Without a doubt, one of Rotterdam’s gems is the Leuvehoofd park. Here, Piet Oudolf’s mastery in garden design truly shines. Every moment spent gazing at the Erasmus Bridge from this spot is stunning. The clever placement of benches invites you to sit back and savour the unique atmosphere of what I (firmly) believe is the only ‘real’ city in the Netherlands. This is why Rotterdam is fondly called ‘Manhattan aan de Maas’.
As you look out over the Erasmus Bridge and the Maas River from Leuvehoofd, the grandeur is palpable. The charming gardens, brimming with ornamental grasses and blooming perennials, provide a delightful contrast to the severe architecture of the towering concrete high-rises nearby. Adding to the historical significance of the place is the Boeg monument, which towers over the park, dedicated to the Dutch merchant navy victims of 1939-1945.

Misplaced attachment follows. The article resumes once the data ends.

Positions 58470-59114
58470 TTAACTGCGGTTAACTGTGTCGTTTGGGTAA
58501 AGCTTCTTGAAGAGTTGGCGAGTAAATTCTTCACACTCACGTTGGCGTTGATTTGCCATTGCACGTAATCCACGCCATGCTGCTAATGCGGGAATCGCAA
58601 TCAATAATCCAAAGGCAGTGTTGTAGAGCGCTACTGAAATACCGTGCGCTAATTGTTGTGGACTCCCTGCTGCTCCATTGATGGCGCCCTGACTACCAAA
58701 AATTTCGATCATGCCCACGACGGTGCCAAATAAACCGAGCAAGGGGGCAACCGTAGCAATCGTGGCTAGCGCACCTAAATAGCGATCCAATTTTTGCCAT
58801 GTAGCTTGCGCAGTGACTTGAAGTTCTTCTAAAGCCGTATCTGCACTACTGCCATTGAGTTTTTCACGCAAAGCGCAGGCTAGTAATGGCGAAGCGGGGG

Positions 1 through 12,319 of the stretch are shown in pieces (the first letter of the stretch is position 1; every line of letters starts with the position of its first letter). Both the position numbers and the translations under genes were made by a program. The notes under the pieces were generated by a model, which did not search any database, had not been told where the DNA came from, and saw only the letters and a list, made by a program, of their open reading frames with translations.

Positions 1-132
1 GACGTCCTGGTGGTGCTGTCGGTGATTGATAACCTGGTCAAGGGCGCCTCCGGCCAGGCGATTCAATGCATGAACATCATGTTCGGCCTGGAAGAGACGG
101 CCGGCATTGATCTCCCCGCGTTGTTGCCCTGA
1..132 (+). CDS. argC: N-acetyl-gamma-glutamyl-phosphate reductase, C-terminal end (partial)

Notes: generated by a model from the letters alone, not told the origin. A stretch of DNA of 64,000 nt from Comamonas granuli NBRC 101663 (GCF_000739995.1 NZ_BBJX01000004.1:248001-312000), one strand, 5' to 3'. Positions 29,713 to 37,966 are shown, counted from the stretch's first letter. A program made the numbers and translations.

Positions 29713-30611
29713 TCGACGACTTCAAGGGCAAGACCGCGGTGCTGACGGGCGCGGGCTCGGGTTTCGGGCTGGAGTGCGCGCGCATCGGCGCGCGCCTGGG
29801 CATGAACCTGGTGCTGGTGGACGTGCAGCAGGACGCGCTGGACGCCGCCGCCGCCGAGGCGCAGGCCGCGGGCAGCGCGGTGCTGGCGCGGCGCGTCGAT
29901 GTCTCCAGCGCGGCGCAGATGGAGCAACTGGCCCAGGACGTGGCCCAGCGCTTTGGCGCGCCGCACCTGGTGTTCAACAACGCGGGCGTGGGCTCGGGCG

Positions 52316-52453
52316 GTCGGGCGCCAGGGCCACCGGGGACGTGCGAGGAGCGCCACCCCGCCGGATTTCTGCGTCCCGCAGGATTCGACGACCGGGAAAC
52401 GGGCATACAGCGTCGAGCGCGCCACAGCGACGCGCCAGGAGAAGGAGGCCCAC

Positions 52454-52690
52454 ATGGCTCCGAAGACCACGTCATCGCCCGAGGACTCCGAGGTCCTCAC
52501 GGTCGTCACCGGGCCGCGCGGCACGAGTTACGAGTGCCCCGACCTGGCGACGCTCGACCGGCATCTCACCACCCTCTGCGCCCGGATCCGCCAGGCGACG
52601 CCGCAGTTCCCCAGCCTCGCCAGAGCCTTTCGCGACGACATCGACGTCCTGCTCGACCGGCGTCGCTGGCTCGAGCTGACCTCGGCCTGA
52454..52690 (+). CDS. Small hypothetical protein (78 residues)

There’s an undeniable charm to this area. It’s where the careful planning of a renowned garden designer meets the spontaneous rhythms of urban life. Whether it’s the way the light dances on the bridge’s cables or the serene environment amidst the city’s hustle. This spot, more than any other, captures the essence of Rotterdam in my opinion!